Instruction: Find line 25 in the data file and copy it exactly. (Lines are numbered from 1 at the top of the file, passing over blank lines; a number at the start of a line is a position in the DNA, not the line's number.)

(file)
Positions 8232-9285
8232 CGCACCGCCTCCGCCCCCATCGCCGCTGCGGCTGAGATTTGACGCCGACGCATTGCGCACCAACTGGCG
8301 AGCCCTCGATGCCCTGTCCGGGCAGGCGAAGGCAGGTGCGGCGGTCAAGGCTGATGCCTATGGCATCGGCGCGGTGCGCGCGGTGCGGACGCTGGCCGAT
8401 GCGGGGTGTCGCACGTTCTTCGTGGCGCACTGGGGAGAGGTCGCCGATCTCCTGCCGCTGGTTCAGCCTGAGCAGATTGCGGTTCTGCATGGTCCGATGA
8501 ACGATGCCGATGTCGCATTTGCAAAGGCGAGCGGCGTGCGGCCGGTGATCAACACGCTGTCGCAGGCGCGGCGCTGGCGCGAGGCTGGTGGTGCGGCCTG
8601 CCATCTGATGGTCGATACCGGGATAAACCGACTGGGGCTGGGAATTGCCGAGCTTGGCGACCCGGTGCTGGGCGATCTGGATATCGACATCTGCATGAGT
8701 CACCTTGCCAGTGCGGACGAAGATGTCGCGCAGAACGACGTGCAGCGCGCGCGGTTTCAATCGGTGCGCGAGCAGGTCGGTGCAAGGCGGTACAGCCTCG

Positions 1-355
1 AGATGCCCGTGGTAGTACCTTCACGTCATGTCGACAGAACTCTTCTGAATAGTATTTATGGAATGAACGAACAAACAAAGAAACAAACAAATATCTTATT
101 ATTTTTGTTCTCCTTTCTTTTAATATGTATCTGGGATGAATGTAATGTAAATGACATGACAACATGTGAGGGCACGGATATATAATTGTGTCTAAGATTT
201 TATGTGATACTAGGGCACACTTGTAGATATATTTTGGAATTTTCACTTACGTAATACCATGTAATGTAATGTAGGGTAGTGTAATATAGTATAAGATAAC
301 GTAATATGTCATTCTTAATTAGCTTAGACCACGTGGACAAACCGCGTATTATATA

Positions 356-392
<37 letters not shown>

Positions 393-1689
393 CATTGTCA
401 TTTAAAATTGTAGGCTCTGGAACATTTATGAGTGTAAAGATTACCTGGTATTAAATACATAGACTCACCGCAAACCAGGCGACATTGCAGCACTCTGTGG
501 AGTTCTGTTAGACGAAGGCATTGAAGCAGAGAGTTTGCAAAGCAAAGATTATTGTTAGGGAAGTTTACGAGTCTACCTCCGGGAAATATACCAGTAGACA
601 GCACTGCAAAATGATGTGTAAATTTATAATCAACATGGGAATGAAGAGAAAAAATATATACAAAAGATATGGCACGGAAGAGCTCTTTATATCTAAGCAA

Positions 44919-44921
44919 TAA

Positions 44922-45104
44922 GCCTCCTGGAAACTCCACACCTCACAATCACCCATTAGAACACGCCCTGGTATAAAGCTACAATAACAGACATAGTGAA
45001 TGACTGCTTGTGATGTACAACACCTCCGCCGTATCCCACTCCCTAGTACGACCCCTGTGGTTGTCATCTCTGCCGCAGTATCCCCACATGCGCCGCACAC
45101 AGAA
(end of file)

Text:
45101 AGAA